While dentistry can be an incredibly rewarding profession, dentists face a unique set of financial challenges that can make it difficult to plan for their future. Young dentists, in particular, are faced with a myriad of choices that can have a significant impact on their long-term personal and financial success. In this article, we will discuss a few of these challenges.
High Debt Levels
Many dentists graduate with a significant amount of student loan debt. According to the American Dental Association, in 2019 the average student loan debt for a recently graduated dental student was $292,169. The payments required to service student loans can make it challenging to accomplish other financial and lifestyle priorities, particularly early in a young dentist’s career. Personal goals like starting a family, purchasing a home, creating an emergency fund, or saving for children’s education often come into play while student loans are still outstanding. Combine that with the potential need or desire to purchase a practice and debt levels can very quickly reach seven figures.
Beyond the cash flow demands and risks that accompany carrying this level of debt, it is easy to see the very real emotional impact this can have on an individual or family. The decisions can become overwhelming. Which debt should be prioritized first? What personal sacrifices are required to make the necessary payments?
The initial reaction may be to attempt to tackle the debt as quickly as possible, perhaps at the expense of other goals. Generally, though, a more balanced approach will make the most sense. In addition to just paying down debt, early in a young dentist’s career they should make investments that will set them up to meet longer-term goals like retirement or children’s education. Starting these investments early gives them the longest potential time to compound and grow, often at rates well above the interest cost on debt. Using tax preferential vehicles, like qualified retirement plans or ROTH IRAs, further enhances the benefits of investing early vs. focusing only on debt reduction.
Liquidity should also be taken into consideration when allocating financial resources. Having ample emergency savings reduces financial risk and provides peace of mind. Beyond emergency savings, having readily accessible assets through savings or investment accounts provides flexibility and allows for practice enhancing investments or acquisitions without incurring additional debt. Banks also view dentists with liquidity outside their retirement accounts favorably, since qualified plan monies are protected in a bankruptcy situation. Having personal assets that are liquid can result in lower interest rates on loans or more favorable loan terms.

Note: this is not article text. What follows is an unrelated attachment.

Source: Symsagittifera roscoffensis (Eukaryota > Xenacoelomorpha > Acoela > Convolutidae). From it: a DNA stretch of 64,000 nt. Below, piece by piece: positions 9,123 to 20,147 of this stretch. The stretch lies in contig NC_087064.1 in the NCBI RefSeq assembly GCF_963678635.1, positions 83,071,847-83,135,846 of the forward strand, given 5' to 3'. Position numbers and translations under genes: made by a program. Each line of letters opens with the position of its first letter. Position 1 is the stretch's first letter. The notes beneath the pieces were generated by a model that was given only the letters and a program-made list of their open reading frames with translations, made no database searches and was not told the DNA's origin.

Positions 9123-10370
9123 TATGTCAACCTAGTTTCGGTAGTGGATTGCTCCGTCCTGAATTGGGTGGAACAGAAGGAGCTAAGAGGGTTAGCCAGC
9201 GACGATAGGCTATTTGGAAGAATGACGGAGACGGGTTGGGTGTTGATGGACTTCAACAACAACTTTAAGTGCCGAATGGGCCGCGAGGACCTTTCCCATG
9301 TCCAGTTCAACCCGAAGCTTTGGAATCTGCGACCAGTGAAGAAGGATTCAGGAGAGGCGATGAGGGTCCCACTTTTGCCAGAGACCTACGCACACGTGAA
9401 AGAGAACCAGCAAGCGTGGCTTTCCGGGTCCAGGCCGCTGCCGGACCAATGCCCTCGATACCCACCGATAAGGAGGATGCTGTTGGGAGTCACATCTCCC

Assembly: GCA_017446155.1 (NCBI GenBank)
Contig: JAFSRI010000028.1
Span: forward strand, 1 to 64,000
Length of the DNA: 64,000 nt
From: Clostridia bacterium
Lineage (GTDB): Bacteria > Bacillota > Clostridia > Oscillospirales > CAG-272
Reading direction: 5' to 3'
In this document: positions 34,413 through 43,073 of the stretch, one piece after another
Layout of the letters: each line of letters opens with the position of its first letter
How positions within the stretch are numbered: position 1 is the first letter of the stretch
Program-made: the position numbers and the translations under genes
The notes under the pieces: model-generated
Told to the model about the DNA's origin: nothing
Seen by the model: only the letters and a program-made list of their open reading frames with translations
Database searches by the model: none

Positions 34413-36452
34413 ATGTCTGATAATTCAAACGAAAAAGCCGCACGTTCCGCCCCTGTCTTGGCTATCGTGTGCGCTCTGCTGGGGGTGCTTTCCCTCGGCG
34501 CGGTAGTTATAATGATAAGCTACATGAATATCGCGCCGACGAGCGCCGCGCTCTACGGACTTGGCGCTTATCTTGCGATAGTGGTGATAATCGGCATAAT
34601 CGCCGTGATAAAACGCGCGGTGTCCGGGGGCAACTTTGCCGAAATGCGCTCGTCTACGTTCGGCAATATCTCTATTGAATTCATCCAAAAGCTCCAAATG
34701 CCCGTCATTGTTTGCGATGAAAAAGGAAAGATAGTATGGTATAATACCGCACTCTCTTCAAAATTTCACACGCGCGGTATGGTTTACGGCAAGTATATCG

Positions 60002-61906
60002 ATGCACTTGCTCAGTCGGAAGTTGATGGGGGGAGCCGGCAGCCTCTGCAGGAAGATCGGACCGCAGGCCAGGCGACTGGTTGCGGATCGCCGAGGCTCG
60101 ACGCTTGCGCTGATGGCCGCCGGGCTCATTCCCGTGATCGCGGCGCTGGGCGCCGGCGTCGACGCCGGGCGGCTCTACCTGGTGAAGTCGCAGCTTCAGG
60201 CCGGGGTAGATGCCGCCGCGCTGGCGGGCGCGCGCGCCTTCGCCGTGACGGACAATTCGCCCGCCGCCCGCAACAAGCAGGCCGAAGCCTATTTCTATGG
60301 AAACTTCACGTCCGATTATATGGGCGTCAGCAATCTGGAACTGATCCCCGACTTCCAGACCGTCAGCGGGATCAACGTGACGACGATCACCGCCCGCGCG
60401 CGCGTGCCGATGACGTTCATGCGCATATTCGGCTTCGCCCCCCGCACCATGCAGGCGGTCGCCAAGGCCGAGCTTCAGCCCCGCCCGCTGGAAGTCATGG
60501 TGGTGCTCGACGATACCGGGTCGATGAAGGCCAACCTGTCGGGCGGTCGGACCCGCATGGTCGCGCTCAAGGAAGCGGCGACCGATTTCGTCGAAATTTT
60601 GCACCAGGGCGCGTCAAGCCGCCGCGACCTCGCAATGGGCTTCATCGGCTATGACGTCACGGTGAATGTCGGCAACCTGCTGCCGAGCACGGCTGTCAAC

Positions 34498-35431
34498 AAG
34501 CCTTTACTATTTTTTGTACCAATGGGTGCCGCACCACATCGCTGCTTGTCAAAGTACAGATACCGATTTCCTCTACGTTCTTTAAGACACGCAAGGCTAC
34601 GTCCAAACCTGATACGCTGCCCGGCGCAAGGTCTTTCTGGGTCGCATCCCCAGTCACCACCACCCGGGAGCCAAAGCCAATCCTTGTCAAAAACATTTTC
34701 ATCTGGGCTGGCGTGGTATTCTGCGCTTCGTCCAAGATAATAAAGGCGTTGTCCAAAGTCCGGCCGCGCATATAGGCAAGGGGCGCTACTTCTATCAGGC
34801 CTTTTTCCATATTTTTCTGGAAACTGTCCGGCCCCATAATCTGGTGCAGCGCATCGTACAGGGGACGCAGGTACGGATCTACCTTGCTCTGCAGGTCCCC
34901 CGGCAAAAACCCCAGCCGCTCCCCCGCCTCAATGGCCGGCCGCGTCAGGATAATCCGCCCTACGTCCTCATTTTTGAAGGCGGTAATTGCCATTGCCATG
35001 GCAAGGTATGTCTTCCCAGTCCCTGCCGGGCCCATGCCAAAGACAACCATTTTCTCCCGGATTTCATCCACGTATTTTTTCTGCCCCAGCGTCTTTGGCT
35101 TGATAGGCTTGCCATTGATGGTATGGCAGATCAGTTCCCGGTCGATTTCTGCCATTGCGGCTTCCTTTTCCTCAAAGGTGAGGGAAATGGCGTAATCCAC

Purchasing and Running a Dental Practice
While dentists are clinicians first, they are often also business owners. The decision to purchase a practice is the largest decision a young dentist will make in their career. Weighing the various pros and cons of business ownership, while factoring in personality traits and lifestyle goals is a critical first step in the process. Joining a small practice will create a significantly different career path when compared to being part of a larger corporate entity. Purchasing a practice can be highly lucrative when done correctly. It can also take years of hard work to dig out from a purchase gone wrong. Gathering a team of experienced, capable professional advisors around a young dentist can help to ensure a successful purchase transaction.
Protecting Income and Assets
As dentists accumulate wealth (and debt) during their career they become increasingly susceptible to the risk of lawsuits, death or disability. It is essential to plan for the unexpected by employing various risk management strategies. Business, malpractice, and personal liability insurance policies are designed to protect assets. Life and disability policies can be purchased to protect both personal and business cash flow. These policies come in many different forms from many different carriers, so it is important to do a thorough analysis before purchasing. Having the second opinion of a professional not involved in the sale of the policies is a good idea, since there can be substantial commissions involved with the sale of these products.
Plan for a More Confident Financial Future
This is of course not a comprehensive list of the challenges facing dentists. While dentists are highly trained professionals, dental school does not necessarily prepare graduates to understand their finances or life as a business owner. The cost of learning financial lessons through poor decisions far outstrips the cost of hiring a professional adviser. At Midwest Capital Advisors, our mission is to “empower people to lead their best lives by helping them make informed financial decisions.” If you are interested in creating a financial plan and exploring how these strategies could fit, please contact us!
Disclosure: Please note that you are advised to consult your tax professional for your individual tax situation. This information is designed to provide general information on the subject(s) covered and is not intended to be tax advice. This information cannot be used to avoid tax penalties or provide recommendations for any tax plan or arrangement.